Very wide spacing of hives (100m) reduces mite build up - Page 2
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  1. #21
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    Default Re: Very wide spacing of hives (100m) reduces mite build up

    How many of us can put these findings into use? I for one will start spacing all my hives 100 meters apart tomorrow.

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  3. #22

    Default Re: Very wide spacing of hives (100m) reduces mite build up

    I spaced my hives 3-5 m apart and used robber screens the whole year long and I claim this reduced drifting + - 40%, as I saw because I have grey and yellow bees at my bee yard.
    A big difference to last year. Let´s see if this means a change in tf survivability.

    And I have placed a single, not resistant colony in my garden, surrounded by neighbor treated hives, 300m away. Robber screen on. I´m curious if these will survive winter. Normally they would be dead now without treatment, but I hear them.

    To move brood or honey combs to sustain weak colonies will wreck this space management though.

  4. #23
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    Default Re: Very wide spacing of hives (100m) reduces mite build up

    I actually have enough room that I could spread my hives apart a lot, but then I would spend all my energy walking from hive to hive especially when stealing resources from one hive or mulltiple hives for things like swarm boxes etc. I wouldn't have the energy.
    Michael Bush bushfarms.com/bees.htm "Everything works if you let it." ThePracticalBeekeeper.com 42y 40h 39yTF

  5. #24
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    Default Re: Very wide spacing of hives (100m) reduces mite build up

    "I'm not beeless. Last time I was beeless was 2001. "..

    Mike just wondering how your bee yards are doing these days. Do you mind sharing your current untreated colony numbers and overwintering rates the last couple of seasons. Are you still buying lots of package bees to replace dead outs each spring? I really have no idea how treatment free beekeepers are keeping numbers up these days. Thanks
    "Tradition becomes our security, and when the mind is secure it is in decay".....Krishnamurti

  6. #25
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    Default Re: Very wide spacing of hives (100m) reduces mite build up

    The charts in the study above are all over the place, and flip back a forth, almost doubling the mite count in two weeks for some groups. At any give time during the study there is either a 0M or 10M with similar or better results than the 100M group. I did not see a trend that's going to "Save the Bees". But instead it depends on which week of the year I am going to keep bees at 0M, 10M or 100M apart. That's going to be a lot of moving hives every other week to maximized the best possibly mite loss to the landscape.

    And in the end all mites levels dropped in Nov. To survivable limits? That's the question. Was the difference in each group enough to show a difference rate in survivability? And to what degree. Are we to move our hives 100M apart for 2% increase in survival?
    Last edited by FlowerPlanter; 12-08-2017 at 09:10 AM.

  7. #26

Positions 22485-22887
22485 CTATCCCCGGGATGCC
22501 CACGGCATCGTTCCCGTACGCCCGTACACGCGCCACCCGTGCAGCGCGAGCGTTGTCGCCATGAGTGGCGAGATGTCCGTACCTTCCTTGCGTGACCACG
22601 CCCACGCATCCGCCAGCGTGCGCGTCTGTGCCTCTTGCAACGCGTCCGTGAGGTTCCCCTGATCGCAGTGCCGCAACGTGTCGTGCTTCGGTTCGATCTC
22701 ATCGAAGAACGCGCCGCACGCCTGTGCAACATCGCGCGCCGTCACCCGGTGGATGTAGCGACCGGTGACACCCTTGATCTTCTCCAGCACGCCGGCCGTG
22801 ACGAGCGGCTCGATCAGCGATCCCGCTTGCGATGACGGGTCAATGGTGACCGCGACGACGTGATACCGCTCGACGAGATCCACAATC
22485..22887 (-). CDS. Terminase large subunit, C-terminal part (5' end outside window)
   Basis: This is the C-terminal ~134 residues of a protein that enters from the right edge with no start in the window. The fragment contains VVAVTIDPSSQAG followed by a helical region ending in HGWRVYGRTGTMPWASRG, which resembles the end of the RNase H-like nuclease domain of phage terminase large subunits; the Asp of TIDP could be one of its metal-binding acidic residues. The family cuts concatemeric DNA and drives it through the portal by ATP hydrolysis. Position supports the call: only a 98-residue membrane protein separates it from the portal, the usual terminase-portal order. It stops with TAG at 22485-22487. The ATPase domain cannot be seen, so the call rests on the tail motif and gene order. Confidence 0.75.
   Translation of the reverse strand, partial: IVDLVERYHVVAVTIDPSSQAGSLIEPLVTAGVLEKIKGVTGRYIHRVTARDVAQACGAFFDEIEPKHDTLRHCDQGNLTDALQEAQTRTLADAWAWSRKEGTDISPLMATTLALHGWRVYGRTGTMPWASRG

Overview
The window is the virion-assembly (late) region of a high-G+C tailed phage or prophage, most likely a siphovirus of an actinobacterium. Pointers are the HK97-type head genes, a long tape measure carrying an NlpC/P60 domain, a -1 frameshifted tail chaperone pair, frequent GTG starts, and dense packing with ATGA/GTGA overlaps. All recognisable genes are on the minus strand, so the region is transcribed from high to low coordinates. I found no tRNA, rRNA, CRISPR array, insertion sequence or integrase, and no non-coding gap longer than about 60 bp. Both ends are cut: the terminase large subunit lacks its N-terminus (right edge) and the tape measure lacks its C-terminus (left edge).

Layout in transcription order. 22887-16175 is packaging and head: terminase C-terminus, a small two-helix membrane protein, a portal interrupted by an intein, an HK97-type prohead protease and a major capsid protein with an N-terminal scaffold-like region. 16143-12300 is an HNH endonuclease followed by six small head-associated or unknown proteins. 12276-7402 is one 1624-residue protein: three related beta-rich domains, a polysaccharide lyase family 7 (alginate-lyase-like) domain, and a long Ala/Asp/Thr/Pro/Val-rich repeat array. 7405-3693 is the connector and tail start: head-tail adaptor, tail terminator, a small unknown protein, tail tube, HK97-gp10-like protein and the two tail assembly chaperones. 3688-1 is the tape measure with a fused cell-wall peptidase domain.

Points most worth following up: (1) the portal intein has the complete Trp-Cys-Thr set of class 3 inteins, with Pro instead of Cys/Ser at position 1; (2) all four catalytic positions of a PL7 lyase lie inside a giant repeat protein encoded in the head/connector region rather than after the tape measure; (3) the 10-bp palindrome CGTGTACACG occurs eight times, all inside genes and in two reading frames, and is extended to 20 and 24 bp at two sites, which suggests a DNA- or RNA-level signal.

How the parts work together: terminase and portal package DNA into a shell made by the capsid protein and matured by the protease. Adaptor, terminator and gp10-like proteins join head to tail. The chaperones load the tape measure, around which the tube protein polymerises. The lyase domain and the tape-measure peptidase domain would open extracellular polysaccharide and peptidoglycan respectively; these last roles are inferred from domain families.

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    Default Re: Very wide spacing of hives (100m) reduces mite build up

    Siwolke said:”Multiplying was done by swarming, no brood combs were shifted. There was no comb hygiene, honey was taken out of brood combs too. ” Do you mean removing old black comb from hives? Deb
    Proverbs 16:24

  8. #27

    Default Re: Very wide spacing of hives (100m) reduces mite build up

    Quote Originally Posted by Cloverdale View Post
    Siwolke said:”Multiplying was done by swarming, no brood combs were shifted. There was no comb hygiene, honey was taken out of brood combs too. ” Do you mean removing old black comb from hives? Deb
    It was the skep beekeeping time.

    https://av.tib.eu/media/14378

    You can´t shift frames with a skep. Some hives were emptied of bees, making packages, combining weak colonies...the brood left behind was killed and all combs harvested, honey and brood combs. The wax was melted and cleaned.
    It was all natural comb and the colonies built new.
    There was no chemicals used inside the hives.

    In europe comb hygiene was started when beekeepers began to use chemicals against mites. Before, even with magazine beekeeping, honey out of brood combs was harvested.
    Last edited by 1102009; 12-09-2017 at 12:18 PM. Reason: spelling

  9. #28
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    Default Re: Very wide spacing of hives (100m) reduces mite build up

    Quote Originally Posted by Riskybizz View Post
    "I'm not beeless. Last time I was beeless was 2001. "..

    Mike just wondering how your bee yards are doing these days. Do you mind sharing your current untreated colony numbers and overwintering rates the last couple of seasons. Are you still buying lots of package bees to replace dead outs each spring? I really have no idea how treatment free beekeepers are keeping numbers up these days. Thanks
    That would be interesting to know about your losses Mike. I stopped treating 3 years ago, not that I’m anti-treatment but I just don’t have the time nor the energy. My losses are a little higher, but not as bad as I thought. Capturing swarms is the way I replace dead outs. I usually lure 2 or 3 swarms from Tankbees every year but his bees are dwindling fast! I get several packages a year but they never seem to do as well as swarms.
    My opinions are based on a decade of beekeeping, book learning and watching YouTube videos.

  10. #29